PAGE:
A grandiose plan
Farmers, environmentalists and fishermen praised the Sawyer decision of 1884, among the first federal court rulings on environmental protection. The court banned the dumping of silt, sand and gravel into the Sacramento River or its tributaries, effectively ending hydraulic mining. It was a crushing blow to the operators and investors who had sunk millions of dollars into mines from Sucker Flat up to the Malakoff Diggings.
At Blue Point, after years of blasting and washing the northern half of Meade Hill through tunnels and across sluices and into the river, they were just starting to get down into the “gut” of the Blue Point diggings, where layers of heavy, gold-rich gravel rested close to the top of the basalt bedrock, a scant twenty to forty feet beneath the surface. So near and yet so far! And yet it was not possible to extract the gold without washing tons of gravel (about three tons of gravel per ounce of gold) in the process, and thanks to the Sawyer decision there was no way of legally disposing of the tons of gravel, and the thousands of gallons of silt-laden water that accompanied them.
In the 1920s, E.H. Tarr thought he had figured out a way. He was a man from Boston, described by George Rigby as “very gruff with black hair and a beard to match” who brought the first automobile, a 1910 White Steamer, to Smartsville. He also bought a lot of investor money, and for a couple of years Smartsville and the Blue Point were a beehive of activity. He electrified the town (until that time, though the electrical lines that came up from the Colgate Powerhouse passed right through Smartsville, the town itself was still dependent on kerosene lamps for light) and at a cost of several million dollars erected an ambitious aerial tramway, mounted on 90’ towers, across the Blue Point bowl.
He brought in water through the Tarr ditch to drive the project – though the Excelsior Water Company claimed the right to all the water in the Yuba system, a court battle had established that the Tarr ditch, which had its headwaters on Wolf Creek, was outside of Excelsior’s monopoly since its source was in the Bear River watershed.
His plan was nothing if not grandiose: to use the tramway to dump the thousands of tons of waste gravel and cobble into the draw that crossed the Blue Point property, and place a “brush” dam at the mouth of the tunnel that drained the valley to capture the finer material and filter the water before it entered the Yuba River. In addition to the tramway, Tarr installed a stationary dredger in one of the detention basins and a steam-engine powered conveyor belt to take the waste rock up to the tram base. It was a mammoth, costly, and, it turned out, short-lived operation. After years of construction the mine was in operation less than a week before heavy rains washed out the brush dam and flooded the Yuba with debris. The Debris Commission (the precursor of the Army Corps of Engineers who was charged with enforcing the Sawyer decision) stated that the operation must cease and desist until an approved dam, a solid dam built to bedrock, could be constructed. With the technology and equipment available at the time, and given the low price of gold, this simply was not feasible. The Tarr Mine closed, E.H. Tarr went back to Boston, and his investors counted up their losses.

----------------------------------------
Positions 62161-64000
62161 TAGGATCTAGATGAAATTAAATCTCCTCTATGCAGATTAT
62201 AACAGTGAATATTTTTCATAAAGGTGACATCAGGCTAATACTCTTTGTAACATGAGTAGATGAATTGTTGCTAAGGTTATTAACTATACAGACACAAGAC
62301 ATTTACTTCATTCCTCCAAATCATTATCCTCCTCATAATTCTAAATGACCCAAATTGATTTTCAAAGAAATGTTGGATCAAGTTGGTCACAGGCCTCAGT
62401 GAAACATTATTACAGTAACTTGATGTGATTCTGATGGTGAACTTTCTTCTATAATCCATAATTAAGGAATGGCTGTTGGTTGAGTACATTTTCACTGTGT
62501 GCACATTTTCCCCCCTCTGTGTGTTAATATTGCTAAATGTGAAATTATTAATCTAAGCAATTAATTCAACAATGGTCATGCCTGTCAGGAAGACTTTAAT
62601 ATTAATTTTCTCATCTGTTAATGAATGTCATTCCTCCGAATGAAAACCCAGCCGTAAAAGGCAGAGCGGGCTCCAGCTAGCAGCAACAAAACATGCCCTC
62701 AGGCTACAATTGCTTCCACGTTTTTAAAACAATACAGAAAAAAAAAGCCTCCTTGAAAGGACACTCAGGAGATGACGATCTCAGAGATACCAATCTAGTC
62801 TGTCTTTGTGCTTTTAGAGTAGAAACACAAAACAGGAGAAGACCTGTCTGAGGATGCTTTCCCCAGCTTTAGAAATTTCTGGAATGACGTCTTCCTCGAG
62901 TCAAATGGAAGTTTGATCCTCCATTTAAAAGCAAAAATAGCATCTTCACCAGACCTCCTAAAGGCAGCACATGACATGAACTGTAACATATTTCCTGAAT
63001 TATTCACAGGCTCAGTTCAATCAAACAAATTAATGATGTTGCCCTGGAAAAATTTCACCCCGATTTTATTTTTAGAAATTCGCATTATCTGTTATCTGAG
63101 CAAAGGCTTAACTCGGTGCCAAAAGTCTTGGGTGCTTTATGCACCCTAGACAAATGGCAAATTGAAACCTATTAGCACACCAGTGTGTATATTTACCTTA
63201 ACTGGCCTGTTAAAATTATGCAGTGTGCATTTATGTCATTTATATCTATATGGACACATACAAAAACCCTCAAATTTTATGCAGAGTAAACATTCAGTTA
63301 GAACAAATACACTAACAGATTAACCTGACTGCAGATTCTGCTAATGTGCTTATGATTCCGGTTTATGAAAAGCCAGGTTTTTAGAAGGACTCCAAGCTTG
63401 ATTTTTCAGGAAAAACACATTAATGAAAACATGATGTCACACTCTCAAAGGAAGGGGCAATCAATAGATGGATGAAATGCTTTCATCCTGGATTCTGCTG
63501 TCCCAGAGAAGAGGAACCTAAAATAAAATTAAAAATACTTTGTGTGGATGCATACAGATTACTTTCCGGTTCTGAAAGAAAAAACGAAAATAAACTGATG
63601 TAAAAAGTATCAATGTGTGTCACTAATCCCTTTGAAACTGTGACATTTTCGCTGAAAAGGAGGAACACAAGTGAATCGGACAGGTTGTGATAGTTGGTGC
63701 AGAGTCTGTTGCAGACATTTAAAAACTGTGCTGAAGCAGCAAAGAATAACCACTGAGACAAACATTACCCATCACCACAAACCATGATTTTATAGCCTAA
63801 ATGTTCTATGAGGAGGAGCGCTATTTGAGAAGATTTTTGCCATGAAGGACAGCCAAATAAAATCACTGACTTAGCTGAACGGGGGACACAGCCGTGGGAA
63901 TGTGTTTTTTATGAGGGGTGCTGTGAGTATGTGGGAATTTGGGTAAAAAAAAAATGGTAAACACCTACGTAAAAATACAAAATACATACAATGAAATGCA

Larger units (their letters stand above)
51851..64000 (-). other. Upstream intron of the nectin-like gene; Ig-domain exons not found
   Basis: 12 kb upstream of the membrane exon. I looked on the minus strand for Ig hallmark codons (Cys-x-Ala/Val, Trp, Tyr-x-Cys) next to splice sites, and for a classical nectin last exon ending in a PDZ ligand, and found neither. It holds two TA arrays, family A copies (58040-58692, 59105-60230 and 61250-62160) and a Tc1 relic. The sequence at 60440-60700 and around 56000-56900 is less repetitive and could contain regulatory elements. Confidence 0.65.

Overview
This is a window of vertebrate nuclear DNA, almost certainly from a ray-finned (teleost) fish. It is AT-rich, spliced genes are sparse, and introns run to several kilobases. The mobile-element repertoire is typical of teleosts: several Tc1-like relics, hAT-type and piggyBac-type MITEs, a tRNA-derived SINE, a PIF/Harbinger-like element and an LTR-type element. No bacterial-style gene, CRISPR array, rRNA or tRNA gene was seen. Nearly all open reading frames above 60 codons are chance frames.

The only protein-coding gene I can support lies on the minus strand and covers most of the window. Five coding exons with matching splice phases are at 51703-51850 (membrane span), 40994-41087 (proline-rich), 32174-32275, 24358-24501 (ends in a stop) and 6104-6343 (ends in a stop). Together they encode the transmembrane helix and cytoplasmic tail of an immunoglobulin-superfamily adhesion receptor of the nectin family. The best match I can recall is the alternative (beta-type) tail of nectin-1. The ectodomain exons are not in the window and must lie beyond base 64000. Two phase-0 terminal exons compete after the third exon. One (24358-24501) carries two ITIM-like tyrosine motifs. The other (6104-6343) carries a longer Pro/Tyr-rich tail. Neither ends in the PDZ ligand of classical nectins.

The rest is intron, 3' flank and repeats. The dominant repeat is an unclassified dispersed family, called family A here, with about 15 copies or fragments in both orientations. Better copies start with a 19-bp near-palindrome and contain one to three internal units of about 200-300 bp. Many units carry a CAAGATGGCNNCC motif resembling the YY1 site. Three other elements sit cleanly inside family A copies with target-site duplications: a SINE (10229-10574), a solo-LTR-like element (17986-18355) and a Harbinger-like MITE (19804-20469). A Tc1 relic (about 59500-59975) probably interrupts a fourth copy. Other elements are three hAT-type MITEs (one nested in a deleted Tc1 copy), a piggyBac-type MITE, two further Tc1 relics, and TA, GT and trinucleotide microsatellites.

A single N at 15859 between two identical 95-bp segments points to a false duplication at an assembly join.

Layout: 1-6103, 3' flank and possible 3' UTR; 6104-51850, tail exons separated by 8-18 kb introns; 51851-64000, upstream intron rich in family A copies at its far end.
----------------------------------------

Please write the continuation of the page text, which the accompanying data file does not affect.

Today, precious little remains of E.H. Tarr’s grand endeavor. The concrete bulwark on which the steam engine was mounted still stands at the tunnel’s entry. The footings on top of which the four-legged towers stood are scattered across the landscape. A single tram bucket lies in the weather on a nearby property, and a length of cable lies amongst dried grass on a slope overlooking Rose Bar. And most of that precious gold, which E.H. Tarr and his investors, along with generations of other miners, worked at such effort and expense to extract remains cemented in that ancient riverbed beneath the surface of the Blue Point Mine.
(Note: Much of the information in this blog came from He Made a Saddle and Wrote a Book, written by third-generation Smartsville native George Rigby and published in 1984 by the VILLAGER. Though currently out of print I’ve heard that a new edition, with more stories, may be in the works.)
Woodruff v. North Bloomfield Gravel Mining Co. et. al. (the Sawyer Decision)